on Feb 28, 2013 • by Benjamin Guez

Home » Features, Homepage Featured » Women of the swamps

Under grey skies and a light rain I leave Cali and head to the port city of Tumaco. As my bus grinds its way through the mountains of Nariño to the lowlands and jungles of the Pacific Ocean, we swerve to avoid potholes on a highway that resembles the moon’s surface.

After 12 hours, Tumaco encroaches upon us with its labyrinth of narrow alleys and red wood huts, built on stilts above pools of dark water and caked mud. In this community, the only respite from the humidity and poverty is the sea.

Piangua hunters patrol the swamps of the Colombian Pacific looking for the delicacy.


A grueling job in an unforgiving environment, piangua hunting is nonetheless an alternative in an area without many employment opportunities.

While this community of predominantly Afro-Colombians on the southwest corner of Colombia has given this country some of its most celebrated soccer players, it is also home to a group of women who everyday venture out into the swamps of the littoral, looking for a rare mollusk: the piangua.

Endemic to the mangroves of the Pacific and a delicacy to the palates of gastronomes, the piangua (Anadara tuberculosa) proliferates in the dark and humid rainforests along the eastern coast of the Americas. Harvested from Guatemala down to Peru, in Colombia the piangua has become synonymous with the plight of the piangueras: women who scavenge for this exotic clam under backbreaking conditions.

While many villages which dot the inner waterways of the departments of Chocó, Valle de Cauca, Cauca and Nariño have traditionally maintained a handful of piangueras to cater to local dietary needs, more and more women are migrating to Tumaco from the interior, as the consumption and demand for the piangua grows.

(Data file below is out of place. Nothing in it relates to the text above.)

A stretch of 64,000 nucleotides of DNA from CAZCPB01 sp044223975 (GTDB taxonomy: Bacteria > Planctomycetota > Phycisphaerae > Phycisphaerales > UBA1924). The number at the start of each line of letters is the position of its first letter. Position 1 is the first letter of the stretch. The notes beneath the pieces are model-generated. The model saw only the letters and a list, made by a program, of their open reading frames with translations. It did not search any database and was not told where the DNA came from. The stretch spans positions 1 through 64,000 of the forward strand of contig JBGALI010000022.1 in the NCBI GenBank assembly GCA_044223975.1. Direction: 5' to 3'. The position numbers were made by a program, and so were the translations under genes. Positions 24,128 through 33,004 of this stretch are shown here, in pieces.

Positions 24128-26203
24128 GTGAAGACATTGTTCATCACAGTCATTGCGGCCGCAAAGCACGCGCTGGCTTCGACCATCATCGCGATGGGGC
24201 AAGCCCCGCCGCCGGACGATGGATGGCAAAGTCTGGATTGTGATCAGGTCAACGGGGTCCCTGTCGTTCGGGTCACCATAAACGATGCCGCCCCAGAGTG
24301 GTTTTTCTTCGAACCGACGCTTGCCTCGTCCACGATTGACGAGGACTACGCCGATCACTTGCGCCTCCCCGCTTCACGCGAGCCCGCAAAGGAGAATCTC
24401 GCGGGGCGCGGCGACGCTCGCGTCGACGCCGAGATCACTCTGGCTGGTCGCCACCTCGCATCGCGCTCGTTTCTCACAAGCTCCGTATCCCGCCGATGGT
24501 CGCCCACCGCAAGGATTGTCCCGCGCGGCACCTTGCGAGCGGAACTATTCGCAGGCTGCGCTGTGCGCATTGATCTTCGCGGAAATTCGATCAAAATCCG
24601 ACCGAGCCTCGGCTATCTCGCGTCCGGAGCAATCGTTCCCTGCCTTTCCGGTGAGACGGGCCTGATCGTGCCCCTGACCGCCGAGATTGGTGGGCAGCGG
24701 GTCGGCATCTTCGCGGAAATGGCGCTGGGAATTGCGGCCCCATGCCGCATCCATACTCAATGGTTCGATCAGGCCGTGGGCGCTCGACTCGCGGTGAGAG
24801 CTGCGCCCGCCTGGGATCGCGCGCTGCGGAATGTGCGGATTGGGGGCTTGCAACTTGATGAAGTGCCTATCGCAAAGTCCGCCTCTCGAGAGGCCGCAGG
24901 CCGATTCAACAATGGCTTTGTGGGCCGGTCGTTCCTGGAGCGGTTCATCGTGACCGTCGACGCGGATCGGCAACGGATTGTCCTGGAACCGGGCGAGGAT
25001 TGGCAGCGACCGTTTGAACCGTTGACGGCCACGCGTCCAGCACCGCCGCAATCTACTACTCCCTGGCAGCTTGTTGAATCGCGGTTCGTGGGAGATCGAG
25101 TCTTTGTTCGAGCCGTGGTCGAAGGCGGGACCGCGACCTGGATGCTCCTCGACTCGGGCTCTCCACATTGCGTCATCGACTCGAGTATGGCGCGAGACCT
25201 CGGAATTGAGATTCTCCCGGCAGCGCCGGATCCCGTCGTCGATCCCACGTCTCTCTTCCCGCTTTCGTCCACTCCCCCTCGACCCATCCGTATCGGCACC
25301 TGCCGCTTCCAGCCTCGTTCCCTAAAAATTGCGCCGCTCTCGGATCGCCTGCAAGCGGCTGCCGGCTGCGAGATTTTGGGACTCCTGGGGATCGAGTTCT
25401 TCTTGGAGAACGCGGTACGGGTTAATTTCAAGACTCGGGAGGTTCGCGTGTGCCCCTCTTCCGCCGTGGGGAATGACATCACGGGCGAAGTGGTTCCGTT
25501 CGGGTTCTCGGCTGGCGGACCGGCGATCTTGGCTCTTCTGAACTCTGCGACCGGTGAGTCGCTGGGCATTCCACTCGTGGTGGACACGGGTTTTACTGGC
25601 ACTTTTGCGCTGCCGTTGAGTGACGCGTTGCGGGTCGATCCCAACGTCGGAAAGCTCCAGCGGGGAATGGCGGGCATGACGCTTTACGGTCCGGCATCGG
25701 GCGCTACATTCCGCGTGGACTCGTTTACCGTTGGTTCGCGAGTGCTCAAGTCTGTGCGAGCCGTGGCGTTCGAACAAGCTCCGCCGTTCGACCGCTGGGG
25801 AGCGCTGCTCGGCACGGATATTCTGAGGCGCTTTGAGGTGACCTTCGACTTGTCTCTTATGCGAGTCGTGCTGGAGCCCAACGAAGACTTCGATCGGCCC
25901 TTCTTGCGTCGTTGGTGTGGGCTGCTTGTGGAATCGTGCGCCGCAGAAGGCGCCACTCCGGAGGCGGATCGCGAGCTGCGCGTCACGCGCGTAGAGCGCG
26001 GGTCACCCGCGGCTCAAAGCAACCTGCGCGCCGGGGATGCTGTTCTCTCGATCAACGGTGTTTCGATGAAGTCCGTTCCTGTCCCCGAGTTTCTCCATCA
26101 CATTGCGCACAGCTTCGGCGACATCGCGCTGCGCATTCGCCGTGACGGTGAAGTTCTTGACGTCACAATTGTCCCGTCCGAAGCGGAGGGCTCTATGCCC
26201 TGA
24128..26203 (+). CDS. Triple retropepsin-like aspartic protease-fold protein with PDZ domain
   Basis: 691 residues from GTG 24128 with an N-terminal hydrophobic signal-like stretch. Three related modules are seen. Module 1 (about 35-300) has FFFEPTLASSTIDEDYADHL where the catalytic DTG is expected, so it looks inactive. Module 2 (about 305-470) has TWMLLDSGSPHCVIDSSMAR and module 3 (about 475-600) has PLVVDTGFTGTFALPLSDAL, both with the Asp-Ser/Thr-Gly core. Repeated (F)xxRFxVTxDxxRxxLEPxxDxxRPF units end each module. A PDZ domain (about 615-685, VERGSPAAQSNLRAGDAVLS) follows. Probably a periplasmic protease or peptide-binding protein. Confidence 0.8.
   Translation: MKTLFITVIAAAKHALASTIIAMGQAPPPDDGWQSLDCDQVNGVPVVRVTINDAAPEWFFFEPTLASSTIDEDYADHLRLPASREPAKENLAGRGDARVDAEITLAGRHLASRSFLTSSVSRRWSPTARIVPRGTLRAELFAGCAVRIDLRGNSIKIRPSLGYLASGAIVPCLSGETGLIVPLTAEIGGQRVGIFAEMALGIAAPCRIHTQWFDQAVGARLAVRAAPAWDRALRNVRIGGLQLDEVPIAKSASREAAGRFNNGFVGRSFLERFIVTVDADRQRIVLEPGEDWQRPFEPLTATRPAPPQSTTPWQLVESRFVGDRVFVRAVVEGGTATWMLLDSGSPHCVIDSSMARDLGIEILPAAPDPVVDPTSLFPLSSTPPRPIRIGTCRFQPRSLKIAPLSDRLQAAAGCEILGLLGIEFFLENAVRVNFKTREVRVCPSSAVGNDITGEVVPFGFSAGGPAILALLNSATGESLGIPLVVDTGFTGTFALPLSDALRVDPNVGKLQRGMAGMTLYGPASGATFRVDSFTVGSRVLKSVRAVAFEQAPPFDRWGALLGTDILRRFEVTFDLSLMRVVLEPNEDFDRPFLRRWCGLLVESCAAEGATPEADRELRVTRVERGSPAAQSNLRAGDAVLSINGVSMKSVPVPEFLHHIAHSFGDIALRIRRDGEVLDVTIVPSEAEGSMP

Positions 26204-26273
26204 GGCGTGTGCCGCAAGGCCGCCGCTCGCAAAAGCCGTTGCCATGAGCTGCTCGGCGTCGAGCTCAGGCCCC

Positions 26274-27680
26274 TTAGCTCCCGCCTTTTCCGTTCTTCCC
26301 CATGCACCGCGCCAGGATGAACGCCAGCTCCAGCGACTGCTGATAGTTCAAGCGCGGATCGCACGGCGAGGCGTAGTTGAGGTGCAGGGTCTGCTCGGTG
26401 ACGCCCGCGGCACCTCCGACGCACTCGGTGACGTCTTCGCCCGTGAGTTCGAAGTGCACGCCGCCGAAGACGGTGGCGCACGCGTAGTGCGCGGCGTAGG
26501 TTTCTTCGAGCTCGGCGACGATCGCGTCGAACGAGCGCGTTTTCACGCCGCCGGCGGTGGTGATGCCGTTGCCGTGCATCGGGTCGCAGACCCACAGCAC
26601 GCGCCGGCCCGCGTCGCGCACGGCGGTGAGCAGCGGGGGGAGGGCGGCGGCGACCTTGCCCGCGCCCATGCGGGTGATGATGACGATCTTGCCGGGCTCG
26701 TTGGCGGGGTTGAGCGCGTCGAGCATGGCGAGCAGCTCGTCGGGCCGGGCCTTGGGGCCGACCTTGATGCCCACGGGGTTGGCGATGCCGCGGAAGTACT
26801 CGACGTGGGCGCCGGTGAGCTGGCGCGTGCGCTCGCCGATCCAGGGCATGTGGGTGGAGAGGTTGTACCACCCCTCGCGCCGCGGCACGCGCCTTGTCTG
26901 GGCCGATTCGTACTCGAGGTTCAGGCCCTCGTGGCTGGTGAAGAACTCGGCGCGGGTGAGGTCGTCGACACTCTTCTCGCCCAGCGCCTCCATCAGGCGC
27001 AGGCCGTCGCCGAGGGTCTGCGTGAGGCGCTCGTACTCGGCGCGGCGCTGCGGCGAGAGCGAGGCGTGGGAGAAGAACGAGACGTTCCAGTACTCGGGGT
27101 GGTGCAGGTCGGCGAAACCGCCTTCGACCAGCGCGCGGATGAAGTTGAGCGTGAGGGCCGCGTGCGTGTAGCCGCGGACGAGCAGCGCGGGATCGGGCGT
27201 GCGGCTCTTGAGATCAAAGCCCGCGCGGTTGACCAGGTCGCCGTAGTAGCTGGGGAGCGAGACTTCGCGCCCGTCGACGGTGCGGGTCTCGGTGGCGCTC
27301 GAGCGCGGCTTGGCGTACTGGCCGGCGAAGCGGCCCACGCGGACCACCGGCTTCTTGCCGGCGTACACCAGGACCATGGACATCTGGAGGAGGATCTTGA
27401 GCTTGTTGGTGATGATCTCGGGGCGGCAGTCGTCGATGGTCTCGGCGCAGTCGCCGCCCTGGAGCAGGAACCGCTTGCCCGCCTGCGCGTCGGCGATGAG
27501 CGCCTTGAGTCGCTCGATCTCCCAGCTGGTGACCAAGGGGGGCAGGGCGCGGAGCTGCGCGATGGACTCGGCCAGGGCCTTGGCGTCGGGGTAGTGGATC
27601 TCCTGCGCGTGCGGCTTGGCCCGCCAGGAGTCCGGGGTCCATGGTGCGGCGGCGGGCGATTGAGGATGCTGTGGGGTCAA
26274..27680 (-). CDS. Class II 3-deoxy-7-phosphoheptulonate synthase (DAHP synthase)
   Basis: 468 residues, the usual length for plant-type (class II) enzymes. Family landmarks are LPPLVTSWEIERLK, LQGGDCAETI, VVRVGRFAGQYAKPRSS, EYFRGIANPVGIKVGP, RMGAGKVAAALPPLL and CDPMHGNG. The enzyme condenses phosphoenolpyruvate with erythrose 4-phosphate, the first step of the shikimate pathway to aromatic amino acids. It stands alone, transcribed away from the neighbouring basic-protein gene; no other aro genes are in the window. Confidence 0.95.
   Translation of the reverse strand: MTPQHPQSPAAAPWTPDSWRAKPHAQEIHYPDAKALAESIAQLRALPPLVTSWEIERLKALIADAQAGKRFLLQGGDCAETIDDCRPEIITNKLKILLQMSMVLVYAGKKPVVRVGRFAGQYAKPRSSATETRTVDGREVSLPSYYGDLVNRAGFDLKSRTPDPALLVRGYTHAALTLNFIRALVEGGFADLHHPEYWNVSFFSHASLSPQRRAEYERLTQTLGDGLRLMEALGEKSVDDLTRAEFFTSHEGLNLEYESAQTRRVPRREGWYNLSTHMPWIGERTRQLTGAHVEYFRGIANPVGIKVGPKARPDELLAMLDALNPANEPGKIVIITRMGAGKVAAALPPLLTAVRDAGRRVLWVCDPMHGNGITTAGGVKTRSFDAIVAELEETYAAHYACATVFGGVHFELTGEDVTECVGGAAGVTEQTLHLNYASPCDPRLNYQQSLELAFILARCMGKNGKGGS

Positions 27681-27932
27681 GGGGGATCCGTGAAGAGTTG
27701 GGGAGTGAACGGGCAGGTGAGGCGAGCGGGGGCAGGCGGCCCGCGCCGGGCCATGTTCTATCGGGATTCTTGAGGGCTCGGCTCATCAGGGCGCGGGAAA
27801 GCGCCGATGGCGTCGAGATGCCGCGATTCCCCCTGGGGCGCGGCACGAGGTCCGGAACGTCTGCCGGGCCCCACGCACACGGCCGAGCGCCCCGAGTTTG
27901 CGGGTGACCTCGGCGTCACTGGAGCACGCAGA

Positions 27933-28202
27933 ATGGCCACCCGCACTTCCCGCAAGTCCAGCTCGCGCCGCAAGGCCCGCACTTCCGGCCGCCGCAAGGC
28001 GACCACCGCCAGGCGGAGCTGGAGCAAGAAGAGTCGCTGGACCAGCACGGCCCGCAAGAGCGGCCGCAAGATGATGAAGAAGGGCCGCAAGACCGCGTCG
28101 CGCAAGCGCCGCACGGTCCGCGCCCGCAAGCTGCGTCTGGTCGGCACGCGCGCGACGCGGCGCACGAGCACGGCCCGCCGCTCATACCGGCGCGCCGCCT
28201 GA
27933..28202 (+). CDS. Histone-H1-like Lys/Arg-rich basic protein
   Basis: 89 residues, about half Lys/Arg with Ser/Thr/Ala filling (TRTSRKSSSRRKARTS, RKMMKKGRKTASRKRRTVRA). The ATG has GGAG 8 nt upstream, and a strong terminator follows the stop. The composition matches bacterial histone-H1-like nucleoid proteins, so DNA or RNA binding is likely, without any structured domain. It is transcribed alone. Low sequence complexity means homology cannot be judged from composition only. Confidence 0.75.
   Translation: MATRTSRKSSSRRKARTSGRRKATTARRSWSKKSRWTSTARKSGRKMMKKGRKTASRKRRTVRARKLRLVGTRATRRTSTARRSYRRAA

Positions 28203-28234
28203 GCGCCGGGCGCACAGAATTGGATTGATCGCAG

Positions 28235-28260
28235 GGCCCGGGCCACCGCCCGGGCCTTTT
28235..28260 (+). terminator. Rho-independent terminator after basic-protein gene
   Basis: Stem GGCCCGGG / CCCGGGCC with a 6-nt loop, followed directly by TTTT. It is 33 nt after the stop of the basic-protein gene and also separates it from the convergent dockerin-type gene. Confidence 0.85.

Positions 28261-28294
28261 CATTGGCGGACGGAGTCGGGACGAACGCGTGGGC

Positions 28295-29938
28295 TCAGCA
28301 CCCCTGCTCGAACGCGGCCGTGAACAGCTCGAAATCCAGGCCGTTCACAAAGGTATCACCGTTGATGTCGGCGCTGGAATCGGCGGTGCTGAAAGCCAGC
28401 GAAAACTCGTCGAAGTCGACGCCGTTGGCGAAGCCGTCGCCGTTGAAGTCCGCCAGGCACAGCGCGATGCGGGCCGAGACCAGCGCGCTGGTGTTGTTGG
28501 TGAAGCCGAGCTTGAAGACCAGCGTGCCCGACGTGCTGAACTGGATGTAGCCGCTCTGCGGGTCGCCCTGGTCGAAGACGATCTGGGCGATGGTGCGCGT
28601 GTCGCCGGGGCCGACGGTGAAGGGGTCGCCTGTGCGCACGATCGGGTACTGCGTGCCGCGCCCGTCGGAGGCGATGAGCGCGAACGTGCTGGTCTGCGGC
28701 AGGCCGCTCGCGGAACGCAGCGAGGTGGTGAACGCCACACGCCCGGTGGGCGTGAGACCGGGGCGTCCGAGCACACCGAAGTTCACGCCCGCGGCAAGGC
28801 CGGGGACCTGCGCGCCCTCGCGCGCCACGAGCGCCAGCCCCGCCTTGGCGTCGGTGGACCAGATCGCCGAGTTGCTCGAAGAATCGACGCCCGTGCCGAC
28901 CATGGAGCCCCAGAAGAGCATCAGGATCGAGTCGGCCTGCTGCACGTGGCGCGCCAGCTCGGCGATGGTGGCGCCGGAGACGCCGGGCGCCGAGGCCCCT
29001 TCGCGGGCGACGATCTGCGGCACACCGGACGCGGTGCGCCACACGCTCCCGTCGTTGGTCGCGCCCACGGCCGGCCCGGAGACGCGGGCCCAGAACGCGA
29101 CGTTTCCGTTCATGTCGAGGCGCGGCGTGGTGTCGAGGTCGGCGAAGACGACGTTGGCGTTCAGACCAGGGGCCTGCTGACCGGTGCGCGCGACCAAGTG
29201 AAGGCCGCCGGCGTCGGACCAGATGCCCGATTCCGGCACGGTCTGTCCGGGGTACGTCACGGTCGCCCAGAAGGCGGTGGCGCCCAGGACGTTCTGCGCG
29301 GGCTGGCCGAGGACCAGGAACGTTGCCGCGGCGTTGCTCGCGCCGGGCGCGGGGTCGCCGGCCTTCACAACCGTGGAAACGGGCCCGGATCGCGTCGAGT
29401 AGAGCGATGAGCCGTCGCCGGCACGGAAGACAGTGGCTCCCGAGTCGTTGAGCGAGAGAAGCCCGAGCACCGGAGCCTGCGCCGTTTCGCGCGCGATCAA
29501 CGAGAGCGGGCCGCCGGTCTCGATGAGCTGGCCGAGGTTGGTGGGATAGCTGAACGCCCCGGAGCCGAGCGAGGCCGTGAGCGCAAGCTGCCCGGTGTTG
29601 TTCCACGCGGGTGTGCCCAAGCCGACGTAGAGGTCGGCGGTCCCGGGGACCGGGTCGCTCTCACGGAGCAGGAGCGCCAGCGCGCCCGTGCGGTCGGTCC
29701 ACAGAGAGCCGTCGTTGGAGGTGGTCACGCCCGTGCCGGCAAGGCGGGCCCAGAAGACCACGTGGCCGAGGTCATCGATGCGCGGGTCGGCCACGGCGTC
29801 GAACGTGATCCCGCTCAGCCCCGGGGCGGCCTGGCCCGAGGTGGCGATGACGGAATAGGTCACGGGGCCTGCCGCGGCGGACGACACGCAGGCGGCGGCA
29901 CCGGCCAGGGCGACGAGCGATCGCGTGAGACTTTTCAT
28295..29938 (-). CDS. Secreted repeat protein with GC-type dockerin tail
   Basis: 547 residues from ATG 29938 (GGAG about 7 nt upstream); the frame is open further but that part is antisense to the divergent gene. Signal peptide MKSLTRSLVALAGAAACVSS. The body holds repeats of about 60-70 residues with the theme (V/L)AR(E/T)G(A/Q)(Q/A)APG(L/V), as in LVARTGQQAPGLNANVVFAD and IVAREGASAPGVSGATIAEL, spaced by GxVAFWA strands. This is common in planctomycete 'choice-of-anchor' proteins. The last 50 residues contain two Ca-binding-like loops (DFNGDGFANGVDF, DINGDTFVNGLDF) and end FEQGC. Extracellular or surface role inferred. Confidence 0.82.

Although this undeveloped and remote part of the country has ample and fertile soil to provide basic subsistence for families, many have abandoned their farms due to the conflict and sought refuge in and around Tumaco. Today, the piangua industry in the city employs some 1,000 women informally.

I embark with some of the piangueras at one of the wooden piers in the morning. In a canoe meant to carry 20, we are 39 and heading out onto a calm, yet unforgiving sea. As the sun rises, the women remain silent, as energies must be conserved for the day ahead.

Piangua hunters patrol the swamps of the Colombian Pacific looking for the delicacy.


Even a hard day’s work yields a meager living for women who find piangua.

The swamp guards a supernatural atmosphere in the midst of its immense foliage. Home to poisonous snakes, spiders, and prickly fish, a group of women set about to burn incense from a pan in order to scare the mosquitos away. Others begin by digging their hands into the mud looking for the elusive clam. I feel that I have been drawn into a movie. The roots of the mangrove intertwine with songs of melancholy. The harvesting is hard and must be completed before the tide rolls in.

If the day is generous, there will be enough shellfish to go around and feed their families. A good day in the swamp represents  $10,000 pesos for each and every woman.

Due to the meager demand for piangua in Colombia, most of what is caught is sent south. As Peru and Ecuador have all but depleted their own piangua reserves, demand is high and the clam leaves the country as contraband.

The women of the swamp are the mothers, daughters and granddaughters of the displaced. While they toil in the mud in their race against the sea, there is no talk of the future and how life will change for them when the piangua becomes extinct.


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